27. Designing Tubes using 3D Curves

28. A tube can be naturally thought of as a 3D shape wrapping around a curve C, the spine of the extrusion.
29. The curve can be represented parametrically by C(t) = (x(t), y(t), z(t) ).
e.g. A helix:
• We get the curve values at various points ti and then build a polygon perpendicular to the curve at C(ti) using a Frenet frame.
• We create the Frenet frame at each point along the curve: at each value ti a normalized vector T(ti) tangent to the curve is computed. It is given by C'(ti), the derivative of C(ti).

• Then two normalized vectors, N(ti) and B(ti), which are perpendicular to T(ti) and to each other, are computed. These three vectors constitute the Frenet frame at ti.

• The transformation matrix M that transforms the base polygon of the tube to its position and orientation in this frame is the transformation that carries the world coordinate system ( i, j, k ) into this new coordinate system ( N(ti), B(ti), T(ti) ), and the origin of the world into the spine point C(ti).

• Thus, in homogeneous coordinates,
M = ( N(ti), B(ti), T(ti), C(ti) )

• For example, helix curve:
• C(t) = ( cos(t), sin(t), bt, 1 )T
• Tangent vector to C(t) is
• Normalized tangent vector T at t is
•  x(t) = cos ( t ) y(t) = sin ( t ) z(t) = b*t i.e. C(t) = ( cos(t), sin(t), b*t )     for some constant b
 Tangents to the helix. Frenet frames for the helix.

• The derivative of T gives us approximately a normal which is perpendicular to T. Normalizing gives us the unit normal,

• The unit binormal is given by: The three unit vectors T(t), N(t), B(t) form an orthonormal basis.

• If the derivatives of C(t) are difficult to evaluate, we can approximate them numerically:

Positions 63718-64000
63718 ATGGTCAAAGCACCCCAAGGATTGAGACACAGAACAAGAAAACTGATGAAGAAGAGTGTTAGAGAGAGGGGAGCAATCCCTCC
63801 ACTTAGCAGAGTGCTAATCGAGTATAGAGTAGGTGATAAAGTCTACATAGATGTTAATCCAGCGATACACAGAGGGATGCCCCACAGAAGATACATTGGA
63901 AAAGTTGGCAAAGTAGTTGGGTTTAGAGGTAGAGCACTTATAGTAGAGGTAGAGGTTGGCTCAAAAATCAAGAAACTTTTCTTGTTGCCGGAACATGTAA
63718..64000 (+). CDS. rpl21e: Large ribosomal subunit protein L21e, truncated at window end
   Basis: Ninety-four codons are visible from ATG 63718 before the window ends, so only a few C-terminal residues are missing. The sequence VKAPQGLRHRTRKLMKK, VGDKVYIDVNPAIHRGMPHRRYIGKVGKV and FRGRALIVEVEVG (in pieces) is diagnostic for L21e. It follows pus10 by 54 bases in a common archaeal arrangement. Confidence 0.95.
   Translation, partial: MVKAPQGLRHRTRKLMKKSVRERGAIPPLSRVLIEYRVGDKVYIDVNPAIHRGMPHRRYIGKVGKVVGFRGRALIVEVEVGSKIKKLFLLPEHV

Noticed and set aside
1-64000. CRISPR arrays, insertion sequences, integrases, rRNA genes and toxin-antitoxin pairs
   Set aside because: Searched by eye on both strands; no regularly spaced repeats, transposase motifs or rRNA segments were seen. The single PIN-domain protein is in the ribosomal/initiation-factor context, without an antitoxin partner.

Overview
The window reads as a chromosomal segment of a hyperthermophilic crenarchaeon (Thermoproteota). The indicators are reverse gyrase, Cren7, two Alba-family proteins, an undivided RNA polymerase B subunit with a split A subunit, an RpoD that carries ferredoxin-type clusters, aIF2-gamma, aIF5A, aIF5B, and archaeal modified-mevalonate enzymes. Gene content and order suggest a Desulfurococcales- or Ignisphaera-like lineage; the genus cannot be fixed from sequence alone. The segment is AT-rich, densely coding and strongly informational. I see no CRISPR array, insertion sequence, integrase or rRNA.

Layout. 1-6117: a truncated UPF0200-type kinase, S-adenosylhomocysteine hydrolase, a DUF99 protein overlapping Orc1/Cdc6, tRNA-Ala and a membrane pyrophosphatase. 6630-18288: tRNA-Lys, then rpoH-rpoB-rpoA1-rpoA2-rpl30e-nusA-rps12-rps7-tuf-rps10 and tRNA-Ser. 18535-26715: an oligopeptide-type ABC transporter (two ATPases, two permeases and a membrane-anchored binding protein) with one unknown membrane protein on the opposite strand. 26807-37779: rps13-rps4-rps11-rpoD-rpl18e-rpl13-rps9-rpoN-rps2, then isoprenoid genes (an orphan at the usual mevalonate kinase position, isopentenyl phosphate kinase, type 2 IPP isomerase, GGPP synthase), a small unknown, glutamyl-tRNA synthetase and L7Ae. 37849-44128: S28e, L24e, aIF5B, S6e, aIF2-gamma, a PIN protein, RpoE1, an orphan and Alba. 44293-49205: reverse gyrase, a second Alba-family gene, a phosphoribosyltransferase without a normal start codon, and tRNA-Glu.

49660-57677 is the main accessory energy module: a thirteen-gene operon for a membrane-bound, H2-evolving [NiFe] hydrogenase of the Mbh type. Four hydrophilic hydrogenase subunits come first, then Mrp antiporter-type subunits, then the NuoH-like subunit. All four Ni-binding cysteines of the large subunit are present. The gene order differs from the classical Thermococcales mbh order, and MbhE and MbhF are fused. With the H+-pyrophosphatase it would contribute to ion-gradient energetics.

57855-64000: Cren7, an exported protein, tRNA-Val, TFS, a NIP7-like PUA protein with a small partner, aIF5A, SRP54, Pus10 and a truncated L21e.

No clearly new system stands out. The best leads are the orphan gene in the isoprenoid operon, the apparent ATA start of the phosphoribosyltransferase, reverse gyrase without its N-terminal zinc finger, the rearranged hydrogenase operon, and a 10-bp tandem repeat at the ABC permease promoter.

30. Examples:

• A tube wrapped along a helix:

A decagon (10 sides) is wrapped around a helix.

See programs in /pool/u/class/cs520/labs/lab4

cse520-4b.avi (3D Objects by Extrusion)

• Tubes based on toroidal spirals:

C(t) = (a + b cos(qt)cos(pt), (a + b cos(qt)) sin(pt), c sin(qt)).

a) p = 2, q = 5; b) p = 1, q = 7

• A sea shell -- Helix with t-dependent scaling:

Matrix Mi is multiplied by a matrix which provides t-dependent scaling (here, g(t) = t) along the local x and y. It is also possible to add a rotation to the matrix, so that the tube appears to twist more vigorously as one looks along the spine.

• Roller Coaster

• Another application for Frenet frames is analyzing the motion of a car moving along a roller coaster.
• If we assume a motor within the car is able to control its speed at any instant, then knowing the shape of the car's path is enough to specify C(t).
• Now if suitable derivatives of C(t) can be taken, the normal and binormal vectors for the car's motion can be found and a Frenet frame for the car can be constructed for each relevant value of t.
• This allows us to find the forces operating on the wheels of each car and the passengers.

31. some demos ...

32. Surfaces of Revolution

Produce 3D objects by

1. drawing a profile